Two passenger trains derailed minutes apart on the flooded tracks of a bridge in central India, killing at least 24 people while more than 300 survived, officials said Wednesday.
The Kamayani Express was on its way to Mumbai when it derailed late Tuesday night near the town of Harda in Madhya Pradesh state, while the Janata Express was traveling in the opposite direction when it derailed soon after.
The trains were crossing a small bridge near the rain-swollen Machak River, about 950 kilometers (590 miles) south of New Delhi. Another train had passed the same culvert 10 minutes before the first derailment without any problem, but then a flash flood caused part of the track to sink into the rain-soaked ground, said A.K. Mittal, a senior railway officer.
Six coaches from the Kamayani Express and the engine and four coaches from the Janata Express derailed. The accident occurred just before midnight, and although rescue workers soon reached the site, they were slowed by darkness.
At least two coaches were partially submerged in the mud, said railway official Anil Saksena. While most people had been pulled to safety, rescue workers were still searching for passengers likely trapped.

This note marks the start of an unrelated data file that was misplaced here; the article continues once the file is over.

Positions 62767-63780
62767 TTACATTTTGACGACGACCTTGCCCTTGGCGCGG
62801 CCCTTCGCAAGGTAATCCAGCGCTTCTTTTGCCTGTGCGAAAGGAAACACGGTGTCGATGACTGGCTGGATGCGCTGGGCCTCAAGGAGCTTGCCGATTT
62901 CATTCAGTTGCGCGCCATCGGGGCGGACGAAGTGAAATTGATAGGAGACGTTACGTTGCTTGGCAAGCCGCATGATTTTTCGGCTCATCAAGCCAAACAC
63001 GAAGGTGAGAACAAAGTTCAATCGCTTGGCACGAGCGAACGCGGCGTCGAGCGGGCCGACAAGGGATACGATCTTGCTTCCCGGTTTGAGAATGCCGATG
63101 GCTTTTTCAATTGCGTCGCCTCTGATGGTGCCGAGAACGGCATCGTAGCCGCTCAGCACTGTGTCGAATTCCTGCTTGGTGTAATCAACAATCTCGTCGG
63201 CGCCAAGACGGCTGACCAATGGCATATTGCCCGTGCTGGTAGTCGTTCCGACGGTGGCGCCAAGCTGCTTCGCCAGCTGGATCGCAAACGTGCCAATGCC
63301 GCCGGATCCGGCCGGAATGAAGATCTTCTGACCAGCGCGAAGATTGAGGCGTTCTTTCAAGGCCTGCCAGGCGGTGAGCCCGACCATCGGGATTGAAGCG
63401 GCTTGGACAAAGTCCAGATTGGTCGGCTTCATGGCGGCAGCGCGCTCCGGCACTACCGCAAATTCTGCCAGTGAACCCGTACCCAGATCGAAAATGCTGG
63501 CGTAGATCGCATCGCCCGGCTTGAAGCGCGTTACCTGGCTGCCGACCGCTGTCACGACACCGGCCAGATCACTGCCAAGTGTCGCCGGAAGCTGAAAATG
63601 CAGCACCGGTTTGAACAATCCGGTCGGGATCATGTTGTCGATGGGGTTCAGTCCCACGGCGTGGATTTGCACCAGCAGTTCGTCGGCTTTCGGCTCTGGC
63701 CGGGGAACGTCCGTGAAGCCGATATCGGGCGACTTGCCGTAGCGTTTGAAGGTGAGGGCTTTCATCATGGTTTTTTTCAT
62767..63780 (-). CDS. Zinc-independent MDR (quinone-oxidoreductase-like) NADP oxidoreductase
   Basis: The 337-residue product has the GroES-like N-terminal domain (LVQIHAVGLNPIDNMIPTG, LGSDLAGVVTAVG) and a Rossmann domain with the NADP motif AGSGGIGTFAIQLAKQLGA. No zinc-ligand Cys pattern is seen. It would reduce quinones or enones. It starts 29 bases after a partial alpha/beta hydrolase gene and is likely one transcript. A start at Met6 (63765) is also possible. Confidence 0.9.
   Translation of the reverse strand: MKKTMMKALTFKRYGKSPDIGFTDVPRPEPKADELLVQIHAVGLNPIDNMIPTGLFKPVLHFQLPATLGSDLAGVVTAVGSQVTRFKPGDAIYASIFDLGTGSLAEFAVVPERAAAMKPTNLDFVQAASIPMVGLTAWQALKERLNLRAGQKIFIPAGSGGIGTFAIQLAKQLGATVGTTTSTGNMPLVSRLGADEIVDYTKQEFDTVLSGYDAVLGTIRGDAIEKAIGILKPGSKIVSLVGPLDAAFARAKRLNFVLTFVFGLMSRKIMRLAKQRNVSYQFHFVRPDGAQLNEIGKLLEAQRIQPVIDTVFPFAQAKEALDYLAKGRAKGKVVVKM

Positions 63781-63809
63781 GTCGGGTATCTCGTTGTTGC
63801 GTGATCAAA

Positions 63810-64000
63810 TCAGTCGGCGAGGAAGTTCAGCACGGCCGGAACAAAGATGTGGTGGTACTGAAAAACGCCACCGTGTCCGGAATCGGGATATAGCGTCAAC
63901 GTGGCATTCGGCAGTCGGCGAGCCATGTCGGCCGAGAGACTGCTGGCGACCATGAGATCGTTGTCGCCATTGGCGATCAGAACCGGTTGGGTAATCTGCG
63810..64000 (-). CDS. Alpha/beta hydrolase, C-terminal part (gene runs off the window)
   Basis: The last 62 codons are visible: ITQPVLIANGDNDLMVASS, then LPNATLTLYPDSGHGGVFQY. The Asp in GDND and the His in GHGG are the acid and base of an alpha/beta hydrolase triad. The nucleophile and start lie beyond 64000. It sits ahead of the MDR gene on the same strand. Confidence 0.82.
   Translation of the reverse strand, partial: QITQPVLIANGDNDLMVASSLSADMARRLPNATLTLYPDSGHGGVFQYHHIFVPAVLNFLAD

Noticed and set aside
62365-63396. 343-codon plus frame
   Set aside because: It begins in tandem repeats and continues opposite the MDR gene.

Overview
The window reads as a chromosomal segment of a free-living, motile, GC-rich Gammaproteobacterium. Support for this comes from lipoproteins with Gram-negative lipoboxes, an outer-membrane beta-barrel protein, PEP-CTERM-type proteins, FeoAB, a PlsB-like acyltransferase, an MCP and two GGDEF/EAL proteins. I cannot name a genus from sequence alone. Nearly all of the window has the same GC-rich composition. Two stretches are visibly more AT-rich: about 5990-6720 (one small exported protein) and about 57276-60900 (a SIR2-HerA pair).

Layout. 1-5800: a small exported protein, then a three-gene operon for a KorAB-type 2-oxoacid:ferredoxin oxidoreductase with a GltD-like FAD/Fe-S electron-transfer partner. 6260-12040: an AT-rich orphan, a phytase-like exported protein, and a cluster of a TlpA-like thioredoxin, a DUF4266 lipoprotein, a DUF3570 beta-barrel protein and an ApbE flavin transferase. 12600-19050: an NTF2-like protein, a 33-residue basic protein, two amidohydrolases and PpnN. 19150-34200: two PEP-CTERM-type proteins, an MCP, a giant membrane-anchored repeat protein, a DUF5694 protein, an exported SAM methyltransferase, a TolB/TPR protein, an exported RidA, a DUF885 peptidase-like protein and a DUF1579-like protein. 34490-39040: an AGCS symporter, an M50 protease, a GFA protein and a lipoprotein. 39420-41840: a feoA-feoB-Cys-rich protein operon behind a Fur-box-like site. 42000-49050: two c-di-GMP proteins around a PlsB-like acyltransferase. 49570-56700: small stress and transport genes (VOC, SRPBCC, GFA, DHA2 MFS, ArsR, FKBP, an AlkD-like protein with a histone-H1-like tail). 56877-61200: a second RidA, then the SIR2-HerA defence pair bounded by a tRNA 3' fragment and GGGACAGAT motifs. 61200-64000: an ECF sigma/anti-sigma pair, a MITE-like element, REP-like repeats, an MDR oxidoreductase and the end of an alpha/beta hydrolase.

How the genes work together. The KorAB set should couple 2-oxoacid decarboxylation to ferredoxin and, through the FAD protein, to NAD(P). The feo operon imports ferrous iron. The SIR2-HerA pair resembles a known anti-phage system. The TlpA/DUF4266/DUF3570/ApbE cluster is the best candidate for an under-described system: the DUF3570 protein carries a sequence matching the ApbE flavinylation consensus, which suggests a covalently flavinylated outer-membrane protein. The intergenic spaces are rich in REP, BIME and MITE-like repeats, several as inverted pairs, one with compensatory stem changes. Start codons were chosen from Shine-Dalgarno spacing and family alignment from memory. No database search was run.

“We are getting reports that there were flash floods and the tracks caved in. Most of the coaches had passed but the last few carriages were derailed,” Saksena said.
At least 24 bodies have been recovered so far and one person was seriously injured, said Bijendra Kumar, a railway official in Bhopal, the main city in Madhya Pradesh state.
Junior Home Minister Kiren Rijiju said more than 300 people have been rescued. By Wednesday morning, the unaffected coaches had been moved from the tracks and rescue operations were nearing a close, according to Kumar. He said that railway workers would soon start repairing the tracks so traffic can resume. Dozens of trains have been blocked from moving due to the accident, while others have been diverted to other routes.
Prime Minister Narendra Modi tweeted: “The two train accidents in Madhya Pradesh are deeply distressing. Deeply pained over the loss of lives.”
Heavy monsoon rains have killed more than 100 people in western and eastern India in the past week, flooding rivers and fields, and forcing tens of thousands to take shelter in state-run relief camps.
The rain eased Wednesday following two days of heavy downpour.
India has one of the world’s largest railway networks and carries more than 23 million passengers each day. However, many parts of the vast network are poorly maintained and accidents are common. Earlier this year, Modi’s government had announced plans for a $137 billion overhaul of the railway’s crumbling infrastructure over the next five years.
While many trains are called express, they rarely travel faster than 50 kilometers (30 miles) an hour. The extensive train network remains the main means of transportation for people and goods.